I’ve never had a business that has this mismatch in terms of the timing of incomes and expenses. Our annual feed costs occur in one season, and our income comes much later, so we need a five- or seven-month operating line to pay for our winter feed, hire people to come out and cut our fields, and then store it up for us.

The Ag of the Middle program helped us look at cash flow on a monthly basis and a yearly basis, all at the same time.

So today, you’re also engaged in work that isn’t directly related to producing product, but on food system reform in your community. Could touch on that a little bit? What’s next for your business?

Through the process for the Value Added Producer Grant we had the opportunity to really think about what would be next.

About two and half years ago, we got into USDA retail cuts because we wanted to get into direct sales of smaller quantities. We started doing sampler packs on beef, which opened up the door to get into restaurants.We figured if we could sell into restaurants, and eventually schools and hospitals, then we could grow.

(Editor’s note: Farmers and ranchers can sell “shares” (half or whole animals) direct to consumers. In order to sell to grocery stores, restaurants, and institutions, they must process their animals at an USDA-inspected facility. Nehalem River Ranch was one of five Accelerator participants who received Value Added Producer Grants with support from Ecotrust.)

Group of kids stands near a fenced area looking at goats.
Students gather at Nehalem River Ranch during an NRCD field trip.

The problem for growth is we’re land constrained, there are only so many animals we can raise within our ecological system.

We can’t just scale up business. It’s not like adding more labor and manufacturing more widgets. We have a finite amount of grass we can grow based on soil biology and weather. But through the grant process we realized that other farmers around us were really struggling with marketing, sales, and logistics so we started an aggregation company.

“I think big picture, structural, and community-minded, knowing that if all the local farms are healthy then we have a more vibrant local food system which is going to come back to benefit us too.”

Our friends in this valley were taking their really high-quality animals to the auction and getting paid pennies on the dollar. We started with three other cattle producers buying anything and everything they would sell us at slightly more than they had been getting, laying all the cards on the table in terms of what we would be making. That really helped us and them, and to say yes to more restaurants to get more local food into the restaurant scene.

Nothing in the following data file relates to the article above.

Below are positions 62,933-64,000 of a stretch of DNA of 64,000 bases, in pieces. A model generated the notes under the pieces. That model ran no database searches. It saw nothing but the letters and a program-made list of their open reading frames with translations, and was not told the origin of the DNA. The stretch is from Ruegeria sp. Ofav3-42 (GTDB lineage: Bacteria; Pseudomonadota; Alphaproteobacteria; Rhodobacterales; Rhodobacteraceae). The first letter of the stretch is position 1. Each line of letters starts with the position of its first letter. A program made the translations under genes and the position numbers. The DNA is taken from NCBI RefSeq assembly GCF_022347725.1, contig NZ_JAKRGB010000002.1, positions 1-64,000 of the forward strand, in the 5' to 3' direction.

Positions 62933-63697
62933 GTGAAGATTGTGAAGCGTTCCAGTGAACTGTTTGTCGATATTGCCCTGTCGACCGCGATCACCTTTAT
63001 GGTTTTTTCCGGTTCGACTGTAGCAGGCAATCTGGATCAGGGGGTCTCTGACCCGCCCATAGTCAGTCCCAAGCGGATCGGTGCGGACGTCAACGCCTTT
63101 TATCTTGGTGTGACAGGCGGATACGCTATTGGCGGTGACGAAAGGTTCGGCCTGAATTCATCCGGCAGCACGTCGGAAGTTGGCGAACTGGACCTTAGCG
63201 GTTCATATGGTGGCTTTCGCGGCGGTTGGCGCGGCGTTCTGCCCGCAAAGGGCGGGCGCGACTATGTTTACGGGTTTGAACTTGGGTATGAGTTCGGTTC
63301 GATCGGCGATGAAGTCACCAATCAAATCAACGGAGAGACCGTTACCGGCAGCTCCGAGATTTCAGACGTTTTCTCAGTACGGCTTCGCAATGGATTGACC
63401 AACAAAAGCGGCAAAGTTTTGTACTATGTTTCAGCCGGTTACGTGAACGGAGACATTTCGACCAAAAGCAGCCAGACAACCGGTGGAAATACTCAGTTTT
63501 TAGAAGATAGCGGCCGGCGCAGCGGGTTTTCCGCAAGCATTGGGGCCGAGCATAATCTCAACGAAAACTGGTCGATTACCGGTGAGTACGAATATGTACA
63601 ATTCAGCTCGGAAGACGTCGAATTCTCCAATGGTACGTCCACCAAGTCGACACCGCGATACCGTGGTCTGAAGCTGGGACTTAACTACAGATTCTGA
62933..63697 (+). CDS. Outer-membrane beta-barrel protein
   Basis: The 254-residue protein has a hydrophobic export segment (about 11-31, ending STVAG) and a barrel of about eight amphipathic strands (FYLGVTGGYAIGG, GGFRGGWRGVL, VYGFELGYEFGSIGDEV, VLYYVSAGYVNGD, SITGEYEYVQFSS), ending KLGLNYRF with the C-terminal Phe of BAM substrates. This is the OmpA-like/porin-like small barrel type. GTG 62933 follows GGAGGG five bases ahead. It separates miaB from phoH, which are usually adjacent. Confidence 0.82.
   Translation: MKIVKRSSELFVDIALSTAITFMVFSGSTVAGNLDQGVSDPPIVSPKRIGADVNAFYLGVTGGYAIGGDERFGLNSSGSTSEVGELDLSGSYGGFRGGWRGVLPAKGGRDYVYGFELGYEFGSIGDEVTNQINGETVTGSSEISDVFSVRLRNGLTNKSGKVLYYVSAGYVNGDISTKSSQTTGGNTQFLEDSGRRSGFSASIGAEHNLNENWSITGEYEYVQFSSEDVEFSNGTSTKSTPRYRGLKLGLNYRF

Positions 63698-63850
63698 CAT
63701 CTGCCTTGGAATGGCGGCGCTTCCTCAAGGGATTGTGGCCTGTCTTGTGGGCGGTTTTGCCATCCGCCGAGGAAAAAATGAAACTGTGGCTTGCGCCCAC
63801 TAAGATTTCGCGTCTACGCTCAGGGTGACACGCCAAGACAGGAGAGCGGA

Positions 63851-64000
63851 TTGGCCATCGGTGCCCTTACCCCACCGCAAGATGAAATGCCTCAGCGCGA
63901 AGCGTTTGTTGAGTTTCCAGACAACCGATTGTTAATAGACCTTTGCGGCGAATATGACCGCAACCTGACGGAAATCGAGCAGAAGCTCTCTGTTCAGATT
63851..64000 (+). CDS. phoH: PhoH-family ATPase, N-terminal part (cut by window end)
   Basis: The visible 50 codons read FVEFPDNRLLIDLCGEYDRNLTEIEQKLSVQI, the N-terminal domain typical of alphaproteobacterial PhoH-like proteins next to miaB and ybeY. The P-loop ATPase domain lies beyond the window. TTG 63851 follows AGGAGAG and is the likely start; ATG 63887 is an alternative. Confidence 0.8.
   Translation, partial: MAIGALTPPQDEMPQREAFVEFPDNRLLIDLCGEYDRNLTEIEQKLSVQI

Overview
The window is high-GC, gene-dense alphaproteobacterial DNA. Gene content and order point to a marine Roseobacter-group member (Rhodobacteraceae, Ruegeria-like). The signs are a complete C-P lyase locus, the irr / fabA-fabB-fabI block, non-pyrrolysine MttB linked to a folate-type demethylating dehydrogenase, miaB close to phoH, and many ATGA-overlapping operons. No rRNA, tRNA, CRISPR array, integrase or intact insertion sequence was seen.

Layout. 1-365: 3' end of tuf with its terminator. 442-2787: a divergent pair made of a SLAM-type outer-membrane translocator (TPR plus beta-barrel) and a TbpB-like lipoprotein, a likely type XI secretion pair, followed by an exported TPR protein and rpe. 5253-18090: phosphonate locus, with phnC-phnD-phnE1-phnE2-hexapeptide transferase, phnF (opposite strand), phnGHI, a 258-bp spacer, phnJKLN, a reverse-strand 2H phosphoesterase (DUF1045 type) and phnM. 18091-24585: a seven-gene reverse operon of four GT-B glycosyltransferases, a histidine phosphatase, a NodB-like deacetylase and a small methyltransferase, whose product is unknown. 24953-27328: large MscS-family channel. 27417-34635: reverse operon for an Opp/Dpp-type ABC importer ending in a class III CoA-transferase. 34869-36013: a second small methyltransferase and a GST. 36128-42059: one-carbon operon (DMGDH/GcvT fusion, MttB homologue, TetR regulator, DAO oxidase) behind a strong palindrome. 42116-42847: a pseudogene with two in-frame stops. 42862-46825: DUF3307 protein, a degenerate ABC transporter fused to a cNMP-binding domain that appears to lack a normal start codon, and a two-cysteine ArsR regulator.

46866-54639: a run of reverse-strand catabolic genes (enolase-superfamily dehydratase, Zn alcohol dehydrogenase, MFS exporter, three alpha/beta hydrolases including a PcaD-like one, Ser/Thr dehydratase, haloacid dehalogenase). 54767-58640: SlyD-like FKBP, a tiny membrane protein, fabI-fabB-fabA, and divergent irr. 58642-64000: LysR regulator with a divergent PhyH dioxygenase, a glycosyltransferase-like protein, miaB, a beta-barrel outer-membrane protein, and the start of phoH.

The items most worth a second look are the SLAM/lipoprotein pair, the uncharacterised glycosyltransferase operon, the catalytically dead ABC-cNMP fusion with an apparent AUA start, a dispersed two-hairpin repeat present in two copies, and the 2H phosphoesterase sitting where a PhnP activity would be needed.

Ideologically, we’re really wired to build a food system in a way that keeps money circulating locally. The Ag of the Middle program, and this cohort, and the Value Added producer grant helped us carve out the time and have the resources to ask questions and develop a business model that helped us by helping others.

Most farmers don’t get into farming because they love marketing, they get into farming because they really want to work with the land.

You have to find that middle ground between doing the best you can while also moving the other levers forward. For us, cash flow comes from sales, which comes from marketing. You have to have a good product, but you can’t just have a good product and expect people to find you. That’s the balance. It’s really hard to navigate.

And I think one of the things sets you apart is your connection to the community of people who support you and want your business to succeed.

I think big picture, structural, and community-minded, knowing that if all the local farms are healthy then we have a more vibrant local food system which is going to come back to benefit us too.

We lucked out landing in a community of great support and that has been a catalyst for us. When you have that kind of support, you want to pay it forward, you want to give where you have received. As long as we can each weather the short-term cash flow crunches, I hope we can continue to do so.